What is “infrastructure”?

Infrastructure encompasses a broad range of systems and facilities designed, constructed, operated, and governed across the public and private sector. These physical assets are either manmade or natural, often operate as part of larger networks, support a variety of economic activities, and provide a host of other services with a clear public benefit over the course of many years.


This series concentrates on three major types of infrastructure regulated by the federal government with a high degree of current or proposed public ownership: transportation, water, and broadband. Transportation infrastructure includes facilities used to move people and goods, such as highways, transit, railroads, ports, and the aviation network. Water infrastructure includes drinking water, wastewater, stormwater, and related green infrastructure assets. Broadband infrastructure includes the wireline and wireless connections essential to providing high-speed internet access.

Our 21st century challenges 

The country today faces unique challenges to achieving shared, sustained prosperity—each of which have an inextricable relationship with our physical infrastructure systems. These challenges are national in scope, but still affect every community in distinct, local ways. Federal infrastructure policy can only achieve sizable, lasting impact if it can directly address these impediments to a more prosperous future.

Figure 1

There is no more pressing need than addressing climate insecurity. More frequent flooding in coastal and inland markets, more extreme storms and droughts, more forest fires, more warming—these are just the leading indicators of our climate instability. Each puts households in physical and financial danger and threatens the solvency of American businesses.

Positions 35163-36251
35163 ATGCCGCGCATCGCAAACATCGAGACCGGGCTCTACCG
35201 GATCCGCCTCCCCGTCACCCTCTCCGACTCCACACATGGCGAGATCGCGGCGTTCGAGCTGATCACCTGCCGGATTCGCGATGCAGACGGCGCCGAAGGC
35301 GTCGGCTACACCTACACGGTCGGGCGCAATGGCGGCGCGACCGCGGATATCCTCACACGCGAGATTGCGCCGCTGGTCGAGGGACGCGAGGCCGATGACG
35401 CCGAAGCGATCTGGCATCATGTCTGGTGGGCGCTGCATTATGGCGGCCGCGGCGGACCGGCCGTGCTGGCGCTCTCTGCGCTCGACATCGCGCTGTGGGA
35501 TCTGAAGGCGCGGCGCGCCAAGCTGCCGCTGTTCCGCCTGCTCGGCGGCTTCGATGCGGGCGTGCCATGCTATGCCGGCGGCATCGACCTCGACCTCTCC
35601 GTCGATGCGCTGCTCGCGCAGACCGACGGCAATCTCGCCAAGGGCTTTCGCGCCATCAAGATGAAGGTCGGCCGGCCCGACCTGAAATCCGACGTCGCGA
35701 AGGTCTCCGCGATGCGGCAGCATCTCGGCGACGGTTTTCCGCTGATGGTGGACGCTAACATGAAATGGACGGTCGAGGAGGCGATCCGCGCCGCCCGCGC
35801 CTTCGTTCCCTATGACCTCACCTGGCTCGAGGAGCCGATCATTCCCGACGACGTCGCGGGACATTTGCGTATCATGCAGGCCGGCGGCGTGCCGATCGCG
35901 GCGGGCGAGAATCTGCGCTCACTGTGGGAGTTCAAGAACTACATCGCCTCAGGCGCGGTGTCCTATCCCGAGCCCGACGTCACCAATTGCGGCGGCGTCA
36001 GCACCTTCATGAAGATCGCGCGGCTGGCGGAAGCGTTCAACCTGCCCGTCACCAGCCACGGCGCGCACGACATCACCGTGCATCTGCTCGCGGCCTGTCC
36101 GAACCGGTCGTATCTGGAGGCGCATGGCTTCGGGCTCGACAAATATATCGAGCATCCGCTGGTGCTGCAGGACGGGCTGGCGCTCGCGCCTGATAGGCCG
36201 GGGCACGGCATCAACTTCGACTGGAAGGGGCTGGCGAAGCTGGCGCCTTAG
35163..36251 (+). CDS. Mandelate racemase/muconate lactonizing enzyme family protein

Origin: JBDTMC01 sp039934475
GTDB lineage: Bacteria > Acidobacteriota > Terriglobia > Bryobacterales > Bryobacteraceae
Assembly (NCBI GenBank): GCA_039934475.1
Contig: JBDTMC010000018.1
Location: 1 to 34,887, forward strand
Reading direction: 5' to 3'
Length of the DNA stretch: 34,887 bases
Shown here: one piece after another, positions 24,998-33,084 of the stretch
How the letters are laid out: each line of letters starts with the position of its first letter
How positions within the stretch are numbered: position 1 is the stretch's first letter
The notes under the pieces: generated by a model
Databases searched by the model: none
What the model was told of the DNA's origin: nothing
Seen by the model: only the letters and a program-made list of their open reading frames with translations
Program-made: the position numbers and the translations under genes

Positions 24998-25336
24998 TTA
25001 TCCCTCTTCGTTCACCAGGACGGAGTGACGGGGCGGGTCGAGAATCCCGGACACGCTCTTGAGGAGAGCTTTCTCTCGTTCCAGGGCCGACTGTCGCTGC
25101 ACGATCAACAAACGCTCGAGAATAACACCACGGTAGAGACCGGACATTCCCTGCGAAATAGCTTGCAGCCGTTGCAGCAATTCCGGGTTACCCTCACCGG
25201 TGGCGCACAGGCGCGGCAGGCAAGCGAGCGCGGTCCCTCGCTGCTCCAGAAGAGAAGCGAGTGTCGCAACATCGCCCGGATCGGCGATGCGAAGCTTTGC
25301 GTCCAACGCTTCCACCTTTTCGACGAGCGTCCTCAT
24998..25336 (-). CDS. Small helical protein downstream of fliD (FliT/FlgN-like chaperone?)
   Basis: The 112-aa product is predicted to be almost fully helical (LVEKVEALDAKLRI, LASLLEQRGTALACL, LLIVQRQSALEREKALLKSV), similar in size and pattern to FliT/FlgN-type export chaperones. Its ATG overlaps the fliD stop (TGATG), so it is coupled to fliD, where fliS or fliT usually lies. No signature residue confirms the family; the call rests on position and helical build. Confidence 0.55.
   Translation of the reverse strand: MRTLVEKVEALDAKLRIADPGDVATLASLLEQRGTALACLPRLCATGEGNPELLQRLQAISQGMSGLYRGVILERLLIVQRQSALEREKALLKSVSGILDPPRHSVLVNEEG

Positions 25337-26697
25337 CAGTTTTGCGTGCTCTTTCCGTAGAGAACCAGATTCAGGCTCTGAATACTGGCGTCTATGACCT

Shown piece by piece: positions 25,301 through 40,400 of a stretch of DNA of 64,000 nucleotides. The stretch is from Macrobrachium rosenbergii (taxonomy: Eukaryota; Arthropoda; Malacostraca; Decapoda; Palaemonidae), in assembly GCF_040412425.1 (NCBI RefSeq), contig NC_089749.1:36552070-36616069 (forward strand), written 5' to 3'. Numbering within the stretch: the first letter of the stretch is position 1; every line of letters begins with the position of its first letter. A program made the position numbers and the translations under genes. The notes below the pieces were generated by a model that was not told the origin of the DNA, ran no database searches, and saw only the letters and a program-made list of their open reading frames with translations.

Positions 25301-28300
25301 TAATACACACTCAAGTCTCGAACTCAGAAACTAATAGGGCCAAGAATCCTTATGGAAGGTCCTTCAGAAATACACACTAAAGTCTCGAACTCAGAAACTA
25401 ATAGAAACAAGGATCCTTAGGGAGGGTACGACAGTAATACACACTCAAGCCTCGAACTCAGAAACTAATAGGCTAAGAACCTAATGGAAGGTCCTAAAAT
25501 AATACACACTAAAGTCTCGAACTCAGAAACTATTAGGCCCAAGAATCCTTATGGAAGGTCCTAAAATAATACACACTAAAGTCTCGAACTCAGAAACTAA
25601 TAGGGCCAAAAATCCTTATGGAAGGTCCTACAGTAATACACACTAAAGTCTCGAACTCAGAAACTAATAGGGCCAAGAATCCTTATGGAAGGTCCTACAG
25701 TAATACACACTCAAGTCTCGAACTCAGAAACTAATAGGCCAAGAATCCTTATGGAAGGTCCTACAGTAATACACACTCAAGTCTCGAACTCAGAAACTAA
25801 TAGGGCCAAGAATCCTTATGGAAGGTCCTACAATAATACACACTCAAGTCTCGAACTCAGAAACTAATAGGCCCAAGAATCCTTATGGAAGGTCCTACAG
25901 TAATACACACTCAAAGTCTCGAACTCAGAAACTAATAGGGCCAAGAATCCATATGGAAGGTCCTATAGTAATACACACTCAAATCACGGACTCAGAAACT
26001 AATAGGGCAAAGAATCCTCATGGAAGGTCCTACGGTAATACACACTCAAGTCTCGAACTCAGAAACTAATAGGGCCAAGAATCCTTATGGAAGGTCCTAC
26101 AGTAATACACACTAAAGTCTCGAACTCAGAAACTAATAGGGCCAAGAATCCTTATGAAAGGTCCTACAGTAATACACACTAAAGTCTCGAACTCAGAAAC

Current infrastructure networks and land uses make our climate insecurity worse. The transportation sector is now the country’s top source of greenhouse gas emissions, representing 29% of the national total. The country continues to convert rural land into urban and suburban development faster than overall population growth, leading to greater stormwater runoff, higher fuel consumption, and accelerated loss of tree cover, wetlands, and other natural resources. Existing pipes and water plants struggle to handle floods—or even daily rainfall—and many places have failed to adapt and invest in more resilient designs and technologies.

Income and wealth inequality represents another significant threat to American prosperity. While incomes for the highest-earning workers continue to rise, the average American household is stuck in place. Using inflation-adjusted data, income inequality in 2018 reached the highest level seen in 50 years’ worth of data. Meanwhile, the country’s wealth-building increasingly concentrates among a select group: In 2016, the top 1% of households owned 29%—or over $25 trillion—of household wealth, while the middle class owned just $18 trillion. Consumer spending, labor market outcomes, and savings rates are all affected by such inequality, as are many other parts of our economy.

Stalled real wage growth and a lack of a financial safety net mean many of our households face an inequitable infrastructure reality. Housing affordability is a challenge in metropolitan areas of all kinds, not just large, coastal cities. Transportation is the number two household expense after housing, primarily driven by vehicle costs and longer trips. Water and broadband prices are steep relative to many household incomes. All of this demonstrates how the country’s built environment is deepening our inequality.